Alright our first South American country This is the land of silver! … Kind of Not really Welcome to: Argentina *intro*
It’s time to learn Geography *intro*
NOOOOOOWWWWWWWWWWW!!!!!!!! We’ll explain more about that silver stuff later But first, you know the drill:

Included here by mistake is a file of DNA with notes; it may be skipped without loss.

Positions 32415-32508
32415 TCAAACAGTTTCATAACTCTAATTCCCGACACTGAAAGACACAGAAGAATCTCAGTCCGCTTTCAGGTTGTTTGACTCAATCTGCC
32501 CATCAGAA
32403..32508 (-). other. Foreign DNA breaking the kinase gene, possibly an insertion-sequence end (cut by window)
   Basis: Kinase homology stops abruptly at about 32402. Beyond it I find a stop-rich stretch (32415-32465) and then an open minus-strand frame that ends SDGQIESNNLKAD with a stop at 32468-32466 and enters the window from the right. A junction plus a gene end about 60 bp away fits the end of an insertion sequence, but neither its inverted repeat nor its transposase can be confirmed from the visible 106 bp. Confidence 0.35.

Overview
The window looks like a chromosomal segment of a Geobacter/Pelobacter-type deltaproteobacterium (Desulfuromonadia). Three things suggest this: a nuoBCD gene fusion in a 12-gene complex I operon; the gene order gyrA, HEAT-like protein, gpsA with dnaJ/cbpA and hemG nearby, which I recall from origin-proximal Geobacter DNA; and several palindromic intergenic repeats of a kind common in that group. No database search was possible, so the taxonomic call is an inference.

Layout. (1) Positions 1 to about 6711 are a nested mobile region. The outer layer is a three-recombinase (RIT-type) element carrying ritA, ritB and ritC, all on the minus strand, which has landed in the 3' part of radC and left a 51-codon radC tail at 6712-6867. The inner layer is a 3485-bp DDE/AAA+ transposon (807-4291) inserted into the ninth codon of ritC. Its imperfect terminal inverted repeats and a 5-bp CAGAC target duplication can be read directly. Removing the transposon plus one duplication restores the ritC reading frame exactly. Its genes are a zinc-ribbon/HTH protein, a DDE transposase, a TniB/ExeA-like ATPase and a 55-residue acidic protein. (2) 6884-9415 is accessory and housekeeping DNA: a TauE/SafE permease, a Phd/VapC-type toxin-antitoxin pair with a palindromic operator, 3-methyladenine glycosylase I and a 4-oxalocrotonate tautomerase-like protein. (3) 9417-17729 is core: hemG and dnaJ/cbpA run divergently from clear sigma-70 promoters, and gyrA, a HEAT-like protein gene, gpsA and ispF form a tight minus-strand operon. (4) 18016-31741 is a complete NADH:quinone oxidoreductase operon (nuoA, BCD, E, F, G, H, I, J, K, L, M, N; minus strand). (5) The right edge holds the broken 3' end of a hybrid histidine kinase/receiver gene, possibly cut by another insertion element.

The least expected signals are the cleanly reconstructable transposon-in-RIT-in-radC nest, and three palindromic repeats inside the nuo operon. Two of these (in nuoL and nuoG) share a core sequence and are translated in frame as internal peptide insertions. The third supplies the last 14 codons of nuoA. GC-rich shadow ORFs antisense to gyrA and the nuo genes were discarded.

Let’s talk about the flag. The Argentinian flag has equally long tall white and blue stripes And it’s interesting, because there technically isn’t an official meaning to these colours Many will say that it resembles the sky with blue and the white clouds However, many historians will tell you that it’s coloured that way to represent loyalty towards the House of Bourbon In the centre is the Sun of May emblem Historians accredit this emblem to representing the Incan design of the Sun God, Inti Alright, that was fun Now, let’s talk about Argentina’s location and borders in: Political Geography Argentina is located on the bottom part of the South American continent bordered by five other countries, and the Atlantic to the east It’s divided into 23 separate provinces and the autonomous capital city of Buenos Aires. Argentina’s borders are pretty simple, except for that one island called Isla Martin Garcia that lies in Urugayan waters, and is kinda shared by both countries. Otherwise, many of Argentina’s borders are actually just natural land barriers Such and the Andes mountains in the west by Chile and in the Misiones Province: the Rio Parana, Iguazu, and San Antonio rivers and the Uruguay river for Uruguay and Brazil. Which, by the way, gives Argentina a very distinguishable pan handle, kinda like Afghanistan that we studied a few weeks ago You can even see it from space. Due to the fact that the land is less cultivated and thanks to natural river borders it has a more lush green appearance that sticks out in contrast to its neighbour nations. But then you get the arbitrary subtle borders over flat land and hills kind of like the ones by Bolivia sometimes marked boldly and sometimes virtually invisible. Where things get really complicated though is in the south more specifically, the furthest south. Tierra del Fuego or the “Land of Fire” which is pretty ironic, considering that it’s actually one of the coldest places in all of Argentina was named after the fires that Magellan saw the native tribes using on the land when he discovered the area in the 16th century. Anyway, it’s the smallest province in all of Argentina and it’s actually an island that they share with Chile. And they kind of have like a “who can claim the bottom of the world” competition when it comes to this territory. On this island, Argentina has a population that far surpasses Chile’s by about 19 times And for a while had the world’s southernmost city Ushuaia, established in 1884. However, Chile didn’t back down from the fight and in the 1950s, built a small little establishment just a few miles south, across the Beagle Channel, named Puerto Williams or Cabo de Hornos, named after Cape Horn. And hence, with a population slightly over 3000 and even their own little airport Chile just barely beat Argentina in having the world’s most southern town. But where things get even more complicated are these islands right here Now if you ask an Argentine, they’ll tell you that these islands are called the Islas Malvinas They totally belong to Argentina, no questions about it, end of story They’re so serious about it, that they even named an entire stadium and an airport after the islands to reflect the sovereign claim that they have over the islands. If you ask a British person they’ll tell you that these islands are a collectivity of islands made up of the Falkland Islands in the west South Georgia and the South Sandwich Islands not to be confused with the Sandwich Islands, which was the name originally given to the Hawaiian Islands Argentina claims that after gaining independence from Spain in 1816 the islands were given to them from the Spanish Empire and the British came in in 1830 and forcibly pushed out the Argentines that had settled there and barred them from ever coming back. However, the British claim that they were the ones that discovered the islands in the 17th century even though technically the French were the first ones to actually colonize the islands and either way, they have a permanent population of about 3000 people that live on the islands that are British nationals that were born and raised on the islands. Eventually, tensions rose and they went to war over the islands in 1982. Long story short, the UK was able to fight off the Argentine troops and hold onto the islands although Argentina still doesn’t recognize the UK’s sovereign claim. It’s kinda funny though, because in 2009 former UK Prime Minister Gordon Brown actually met up with Argentine president Cristina Fernandez de Kirchner and when it came to the Falkland Island thing they just kinda awkwardly said they wouldn’t talk about it. Well that was a lot of information! Now let’s talk about what the land actually looks like. Argentina is one of the most diverse countries in terms of landscape. In almost every corner, you see something that is completely different from the opposite corner that you were just at. In the north by Brazil and Paraguay you can find rain forests and lush humid tropic zones. In the interior and midwest you can find flat pampas and farmlands and hills. In the west by Chile, you find the mountains, with the highest point being Mt. Aconcagua which, by the way, is the highest mountain in all of South America. In the east, by the Atlantic you can find nice coastal beaches. A little bit further south, you can find ranches and mineral mines. And a little bit further south from that you can find cold and chilly rocky deserts and cacti in the Patagonia region, and petrified wood forests, such as the one in Ormachea. If you go even further south into the end of the Patagonia region, you can find glaciers and ice. This is the coldest part of Argentina. It’s kinda interesting though because the south part of South America has what you would probably call a “reverse double rain shadow effect” in which wind currents cause the moisture to stay in the north part of Argentina making the north part of Chile a desert. And the complete opposite in the south, in which Argentina becomes a desert and Chile has a lush green interior. Kinda interesting how that happens. Funny story, Argentina was actually originally colonized because the settlers thought that the land would be rich in silver hence where Argentina gets its name. The Latin word “argentum” which means “silver” However in a weird turn of events Argentina was actually rich in almost every single mineral except silver. Zinc, copper, and lead can be found in various mines all over. However, Argentina is especially rich in boron making Argentina the 3rd largest boron producer in the world after Turkey and the US. Hope I haven’t BORONed you yet with a okay… that was terrible let’s just… here’s the Demographics… Argentina has a population of about 41 million people or roughly the same as the country of Sudan The Argentines have a saying: meaning that Argentina is almost completely and entirely a country of immigrants. Argentina can actually disputably be considered as the whitest country in all of South America. It’s kinda hard to distinguish the specific percentages though because many Argentine census reports don’t really factor in race too often. But even the most conservative estimates put Argentina at somewhere around 85 to 95% European. Believe it or not about half of the Argentinian population is Italian or at least partial Italian in their descent. Floods of people from Italy emigrated in the 19th and 20th centuries to avoid economic turmoil in the mother country and saw Argentina as a way to rebuild their lives. Spanish of course plays into that mix as well and about 17% of the people identify as French, and about 8% German with the remaining European groups coming from a slew of countries like Norway, Sweden, the Netherlands, and so on. In fact, interestingly enough, if you go to the Chubut province in the south you can actually find a town of about 50,000 Welsh people called Y Wladfa Gymreig A good portion of these people are actually fluent in Welsh making Argentina one of the few places in the world where you can actually find a genuine Welsh community with instituted facilities that speak Welsh as a main language. Things get a little fuzzy though when it comes to the natives Although people who identify as full-blooded Amerindian only make up about 2% of the population about 9% of the population identify as Mestizo, or mixed between Amerindian and European. However, a recent study by geneticist Daniel Corach has theorized that over half of the entire population of Argentina probably has at least one ancestor that was Amerindian. Argentina actually used to have a surprisingly large black population, especially during the colonial days and at one point during Spanish colonization, blacks actually made up a third of the entire population. However, after independence, the population of blacks sharply declined due to a number of factors such as epidemics, anti-African legislation in the early years and many of them emigrated to more African-friendly nations like Paraguay and Brazil. Today they make up less than 1% of the entire population. However, they have definitely left their mark on Argentine culture with contributions to art and music and arguably the inception of the tango. When it comes to culture, Argentina has a very defined and nationalistic approach to how they operate and view in life They like to keep things classy but in their own Argentinian way distinct from the European way. The last thing an Argentinian would want to hear you say is: “You are so Spanish!” Argentina also has a huge wine culture as they are the fifth largest producer of wine in the world. And they’re very heavy on soccer (or football), and basketball with an impressive amount of players already having been drafted in the NBA such as my favourite: Speaking of international trade-offs, let’s talk about Argentina’s friends. In order to understand how Argentina works diplomatically you kind of have to understand its history. Since its independence, Argentina has gone through a lot of crazy times. To make things short, Argentina was part of the Spanish Empire as well as many of her neighbour nations. However, when an empire collapses, guess what happens? Internal conflict In post-colonial independent times Argentina has had wars and battles with every single one of her neighbour nations except for Uruguay. Today, Argentina gets along pretty well with her siblings even though she adopted different trade policies from many of them. Now, when it comes to Spain Argentina definitely does not have post-colonial Stockholm syndrome Now, granted, Argentines do love Spanish people, they just don’t like the Spanish government. However, when it comes to their best friends Argentina would might probably consider Uruguay and Italy their best friends. Uruguay has a very similar demographic and culture to the Argentines and they have been very close friends, long as their countries’ conceptions. Some might even argue that Uruguay is kind of like the cute little sidekick of Argentina. And of course, Italy is definitely a huge player in the Argentinian clique. Not only do over half of the people in Argentina identify with Italy ethnically but many of the major and most important companies in Argentina are Italian-based such as Techint, Iveco, Pirelli, and Telecom. In conclusion Argentina might not exactly be the country of silver that it was originally thought to be but the spirit of the people with their fierce culture and passion definitely make them look golden. Stay tuned… ARMENIA… is coming up next.